About IBA:

The Indian Beverage Association aims to bring together all stakeholders to a common platform to promote growth of the non-alcoholic beverage industry. As a forerunner in the sphere, it intends to act as a common voice for the industry and play an increasingly significant role in the growth of this sector, a sector that drives the economy by providing employment opportunities and driving income growth.
The Association serves as an inter-face between the industry, the government and the public, besides providing a unified and focused viewpoint on legislative and regulatory matters. IBA aims to facilitate the framing, development and dissemination of best practices related to the environment, quality, manufacturing and other relevant areas, with the objective of continuing the manufacture and supply of safe, healthy and high quality non-alcoholic beverages for the consumers.
The Association also aims to pro-actively interact with the Central and State Governments and other apex industry chambers for the formulation of policies and rules that may help promote and protect the interests of the non-alcoholic beverage industry in its endeavour to serve the nation.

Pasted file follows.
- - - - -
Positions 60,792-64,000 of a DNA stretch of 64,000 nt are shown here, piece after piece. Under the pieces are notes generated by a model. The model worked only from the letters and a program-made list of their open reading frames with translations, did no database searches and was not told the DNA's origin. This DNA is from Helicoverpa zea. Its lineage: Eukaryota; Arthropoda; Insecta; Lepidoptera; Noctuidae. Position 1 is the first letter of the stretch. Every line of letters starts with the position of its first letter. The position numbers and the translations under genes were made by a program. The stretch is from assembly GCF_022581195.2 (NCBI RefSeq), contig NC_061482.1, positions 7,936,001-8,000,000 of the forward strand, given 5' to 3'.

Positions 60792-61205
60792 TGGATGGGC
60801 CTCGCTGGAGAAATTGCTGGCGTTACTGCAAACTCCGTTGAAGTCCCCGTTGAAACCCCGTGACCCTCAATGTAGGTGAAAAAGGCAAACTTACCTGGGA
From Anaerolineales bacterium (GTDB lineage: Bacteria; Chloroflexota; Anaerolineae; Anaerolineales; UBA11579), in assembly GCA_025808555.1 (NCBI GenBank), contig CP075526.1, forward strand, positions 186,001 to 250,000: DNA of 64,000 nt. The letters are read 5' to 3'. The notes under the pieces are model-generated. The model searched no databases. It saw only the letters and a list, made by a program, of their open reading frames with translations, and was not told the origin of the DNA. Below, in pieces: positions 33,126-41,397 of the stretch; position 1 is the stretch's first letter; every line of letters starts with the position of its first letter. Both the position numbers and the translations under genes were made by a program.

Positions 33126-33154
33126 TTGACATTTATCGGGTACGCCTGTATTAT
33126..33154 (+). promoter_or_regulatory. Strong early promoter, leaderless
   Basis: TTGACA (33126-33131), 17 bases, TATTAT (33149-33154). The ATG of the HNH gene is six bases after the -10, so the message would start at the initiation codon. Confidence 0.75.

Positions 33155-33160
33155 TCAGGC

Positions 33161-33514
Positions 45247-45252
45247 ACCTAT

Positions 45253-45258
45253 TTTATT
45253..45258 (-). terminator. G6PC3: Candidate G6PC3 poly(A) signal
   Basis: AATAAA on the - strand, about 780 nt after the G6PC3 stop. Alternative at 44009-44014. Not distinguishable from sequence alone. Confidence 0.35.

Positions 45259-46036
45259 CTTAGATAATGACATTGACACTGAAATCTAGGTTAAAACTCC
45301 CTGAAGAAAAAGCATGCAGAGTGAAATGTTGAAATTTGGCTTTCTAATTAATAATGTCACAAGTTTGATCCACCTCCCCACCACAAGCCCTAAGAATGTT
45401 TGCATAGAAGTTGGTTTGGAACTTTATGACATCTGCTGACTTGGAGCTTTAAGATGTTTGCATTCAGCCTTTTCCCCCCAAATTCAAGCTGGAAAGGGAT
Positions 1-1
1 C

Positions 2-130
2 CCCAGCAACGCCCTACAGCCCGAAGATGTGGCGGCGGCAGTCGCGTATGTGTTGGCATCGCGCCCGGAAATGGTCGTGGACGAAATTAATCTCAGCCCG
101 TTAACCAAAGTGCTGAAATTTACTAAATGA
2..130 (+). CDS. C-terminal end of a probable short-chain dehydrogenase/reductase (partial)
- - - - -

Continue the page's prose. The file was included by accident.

The Indian Beverage Association comprises leading members of the beverage industry such as FieldFresh Foods (Del Monte), Red Bull India, Coca-Cola India, Pepsico India, Dabur, Cadbury, Tetra Pak, Bengal Beverages, ISDMA, Pearl Drinks, Bericap, Britannia Dairy, Danone Narang Beverages, Reliance Industries, Manjushree Technopack, Parle Agro, Krones India, Hindustan National Glass, Closure Systems International and Lanxess India and Sehaefr Systems International.

For further information, please contact: Arvind Varma, Secretary General, Indian Beverage Association at